Kiwisaver threat Insuring your nest-egg,
Millions of dollars of retirement nest-eggs are being lost to personal financial crises, Rob Stock writes.
KiwiSaver has overtaken cars as most people’s second most valuable asset with average balances now topping $15,000.
Strip out the 42 per cent of KiwiSavers who aren’t regularly saving, and the average balance for long-saving wage-earners would be much higher.
Yet the 2017 KiwiSaver report from the Financial Markets Authority shows nest-eggs being lost because people aren’t insuring their KiwiSaver like they insure their cars.
In the 12 months to the end of March, $81 million was paid out of KiwiSaver in cases of financial hardship, with 13,790 people drawing out an average of $5786 to help pay the bills.
Another $32m was withdrawn and paid to KiwiSavers suffering from serious illness, and $43m was paid out when the saver died, with the money going to their estate.
Each withdrawal tells the tale of a life fallen into financial difficulty, and of KiwiSaver acting as a kind of insurance, but in the cases of financial hardship, and many of the cases of illnesses, they are also tales of retirement savings stripped bare.
KIWISAVER V CARS
Financial adviser Robbie Crawford from Lifetime in Timaru believes many people haven’t cottoned on to insuring their nest-eggs like they insure their cars.
The average age of the car fleet is 14 years, with only a quarter aged eight years or less.
A rough estimate for the average price of cars in the country is a little over $8000, and the median around $5000, far short of the average KiwiSaver balance.
‘‘We manage a lot of KiwiSavers, and we see the balances are getting quite considerable. In many cases, it’s people’s second biggest asset,’’ he says.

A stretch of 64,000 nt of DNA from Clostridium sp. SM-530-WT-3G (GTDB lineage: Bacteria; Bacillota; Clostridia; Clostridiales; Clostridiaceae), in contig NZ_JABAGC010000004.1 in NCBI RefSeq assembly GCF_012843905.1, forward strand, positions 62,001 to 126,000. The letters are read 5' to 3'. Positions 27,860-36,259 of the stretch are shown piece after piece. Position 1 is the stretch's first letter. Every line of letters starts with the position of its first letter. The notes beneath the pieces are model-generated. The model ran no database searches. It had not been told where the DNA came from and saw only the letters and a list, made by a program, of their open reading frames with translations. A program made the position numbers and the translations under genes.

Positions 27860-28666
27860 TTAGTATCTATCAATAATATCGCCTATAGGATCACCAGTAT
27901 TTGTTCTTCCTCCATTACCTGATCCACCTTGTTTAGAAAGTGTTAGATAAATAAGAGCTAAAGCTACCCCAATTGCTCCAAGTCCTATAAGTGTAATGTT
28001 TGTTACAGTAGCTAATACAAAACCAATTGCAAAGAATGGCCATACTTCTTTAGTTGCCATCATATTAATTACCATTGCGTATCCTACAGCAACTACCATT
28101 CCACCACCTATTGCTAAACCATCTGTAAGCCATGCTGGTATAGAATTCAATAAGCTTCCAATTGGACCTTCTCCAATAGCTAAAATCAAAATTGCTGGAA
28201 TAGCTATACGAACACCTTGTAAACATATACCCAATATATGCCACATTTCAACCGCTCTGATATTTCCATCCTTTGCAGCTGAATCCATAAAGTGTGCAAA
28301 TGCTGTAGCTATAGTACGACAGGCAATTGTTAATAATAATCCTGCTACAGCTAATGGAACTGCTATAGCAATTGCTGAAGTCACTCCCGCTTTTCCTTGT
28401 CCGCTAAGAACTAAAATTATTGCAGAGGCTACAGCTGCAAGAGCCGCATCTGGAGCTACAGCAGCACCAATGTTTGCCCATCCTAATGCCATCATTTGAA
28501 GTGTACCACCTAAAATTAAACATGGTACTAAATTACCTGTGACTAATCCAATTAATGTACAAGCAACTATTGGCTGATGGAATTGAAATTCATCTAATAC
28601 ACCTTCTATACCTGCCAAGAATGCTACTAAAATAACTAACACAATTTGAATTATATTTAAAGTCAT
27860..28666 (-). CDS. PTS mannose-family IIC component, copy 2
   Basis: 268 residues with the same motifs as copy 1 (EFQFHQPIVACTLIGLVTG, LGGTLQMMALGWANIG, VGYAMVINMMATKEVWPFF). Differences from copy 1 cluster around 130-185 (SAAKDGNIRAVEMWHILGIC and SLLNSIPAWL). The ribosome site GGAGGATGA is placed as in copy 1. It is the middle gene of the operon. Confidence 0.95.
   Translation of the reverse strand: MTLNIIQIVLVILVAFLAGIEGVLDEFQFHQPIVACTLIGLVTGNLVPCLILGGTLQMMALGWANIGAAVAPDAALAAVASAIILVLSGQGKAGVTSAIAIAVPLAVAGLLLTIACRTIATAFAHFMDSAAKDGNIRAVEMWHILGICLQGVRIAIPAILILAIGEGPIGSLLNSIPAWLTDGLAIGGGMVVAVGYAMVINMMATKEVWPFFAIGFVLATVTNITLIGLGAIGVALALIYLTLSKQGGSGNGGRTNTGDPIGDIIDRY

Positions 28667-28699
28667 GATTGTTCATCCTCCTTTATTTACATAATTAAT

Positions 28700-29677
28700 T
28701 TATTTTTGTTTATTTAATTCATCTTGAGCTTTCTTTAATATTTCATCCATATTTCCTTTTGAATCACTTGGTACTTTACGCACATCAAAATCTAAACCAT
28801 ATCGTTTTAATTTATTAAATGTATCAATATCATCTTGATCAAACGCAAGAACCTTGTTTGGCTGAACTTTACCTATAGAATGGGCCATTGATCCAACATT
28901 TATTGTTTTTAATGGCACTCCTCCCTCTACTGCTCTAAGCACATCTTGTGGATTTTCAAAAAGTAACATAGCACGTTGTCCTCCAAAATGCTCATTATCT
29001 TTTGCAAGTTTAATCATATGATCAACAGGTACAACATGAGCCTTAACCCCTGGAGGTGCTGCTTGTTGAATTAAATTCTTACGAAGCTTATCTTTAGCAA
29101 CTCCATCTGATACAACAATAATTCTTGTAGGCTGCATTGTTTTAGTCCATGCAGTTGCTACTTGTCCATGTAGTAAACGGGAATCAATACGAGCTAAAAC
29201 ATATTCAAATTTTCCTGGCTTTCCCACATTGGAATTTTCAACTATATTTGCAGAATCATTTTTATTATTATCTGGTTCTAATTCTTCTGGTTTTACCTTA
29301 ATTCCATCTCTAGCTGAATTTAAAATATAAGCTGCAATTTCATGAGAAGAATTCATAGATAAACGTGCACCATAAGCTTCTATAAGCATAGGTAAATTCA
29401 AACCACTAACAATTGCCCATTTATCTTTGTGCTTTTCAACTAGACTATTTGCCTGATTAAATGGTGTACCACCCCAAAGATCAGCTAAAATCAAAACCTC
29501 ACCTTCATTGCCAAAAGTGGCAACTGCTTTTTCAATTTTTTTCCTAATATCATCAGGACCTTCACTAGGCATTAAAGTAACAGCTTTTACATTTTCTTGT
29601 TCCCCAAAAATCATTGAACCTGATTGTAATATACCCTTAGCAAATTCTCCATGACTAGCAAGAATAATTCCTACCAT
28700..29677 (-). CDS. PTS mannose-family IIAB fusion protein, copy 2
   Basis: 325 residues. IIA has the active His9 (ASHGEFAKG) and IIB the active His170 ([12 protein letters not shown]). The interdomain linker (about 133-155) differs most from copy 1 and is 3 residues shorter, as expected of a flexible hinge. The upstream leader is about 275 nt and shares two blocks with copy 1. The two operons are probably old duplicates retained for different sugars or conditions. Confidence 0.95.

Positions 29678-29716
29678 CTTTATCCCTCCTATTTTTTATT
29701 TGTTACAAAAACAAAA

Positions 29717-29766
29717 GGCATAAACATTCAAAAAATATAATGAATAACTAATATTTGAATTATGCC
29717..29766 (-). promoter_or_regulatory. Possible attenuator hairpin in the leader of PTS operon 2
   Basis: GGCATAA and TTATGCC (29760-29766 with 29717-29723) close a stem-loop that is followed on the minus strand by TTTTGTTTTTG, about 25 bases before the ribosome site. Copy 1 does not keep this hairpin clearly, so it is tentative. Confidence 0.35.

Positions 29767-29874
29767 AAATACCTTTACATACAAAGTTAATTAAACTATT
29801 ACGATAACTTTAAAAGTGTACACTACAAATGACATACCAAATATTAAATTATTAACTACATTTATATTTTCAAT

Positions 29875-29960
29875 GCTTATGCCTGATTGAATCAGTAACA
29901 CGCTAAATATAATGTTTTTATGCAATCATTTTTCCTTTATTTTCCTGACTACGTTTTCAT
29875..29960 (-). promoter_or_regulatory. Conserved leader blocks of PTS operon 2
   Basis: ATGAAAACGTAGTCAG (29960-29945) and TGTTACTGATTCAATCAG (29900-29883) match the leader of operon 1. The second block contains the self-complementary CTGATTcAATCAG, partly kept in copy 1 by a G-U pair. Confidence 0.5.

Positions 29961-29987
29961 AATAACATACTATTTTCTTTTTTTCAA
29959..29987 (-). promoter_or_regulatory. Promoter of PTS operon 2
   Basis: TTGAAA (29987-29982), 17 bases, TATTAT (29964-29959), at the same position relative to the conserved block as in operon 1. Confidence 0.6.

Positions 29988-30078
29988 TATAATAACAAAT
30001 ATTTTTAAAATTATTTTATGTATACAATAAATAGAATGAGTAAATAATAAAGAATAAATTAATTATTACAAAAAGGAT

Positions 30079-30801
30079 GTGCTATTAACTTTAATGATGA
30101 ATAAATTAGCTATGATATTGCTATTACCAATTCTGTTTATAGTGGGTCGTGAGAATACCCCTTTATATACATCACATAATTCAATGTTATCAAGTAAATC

But while a car is easy to insure, depending on your age and driving history, protecting your amassed super nest-egg is harder.
‘‘People ask how much insurance should I have, but there is no right answer,’’ he says.
Everyone’s circumstances, including their current mortgage and the number of people who depend on them, are different.
But there are things people can do to reduce their outgoings that would make it easier to get by, should illness, accident or a job loss see their earnings fall.
These include avoiding unnecessary personal debt, reducing the mortgage as fast as possible, and keeping personal spending low.
KiwiSavers can also protect their nest-eggs with insurance, though every dollar spent on insurance is a dollar that can’t be paid off the mortgage, or invested in a scheme like KiwiSaver.
The typical mix of insurances that advisers like Crawford use are life, trauma, and temporary disability cover, as well as health insurance and income protection.
Of those, only income protection provides an ongoing income stream that can be used to continue KiwiSaver contributions until the policyholder is able to return to work.
Life insurance can be the difference between a surviving spouse being able to leave their KiwiSaver untouched and carry on saving.
There are 2.7 million KiwiSavers, meaning the vast majority of families have accounts in schemes.
But AMP’s Ben Mabon says: ‘‘Research shows that at least 1000 families a week are extremely vulnerable to adverse events relating to death, disability or illness because they are underinsured.’’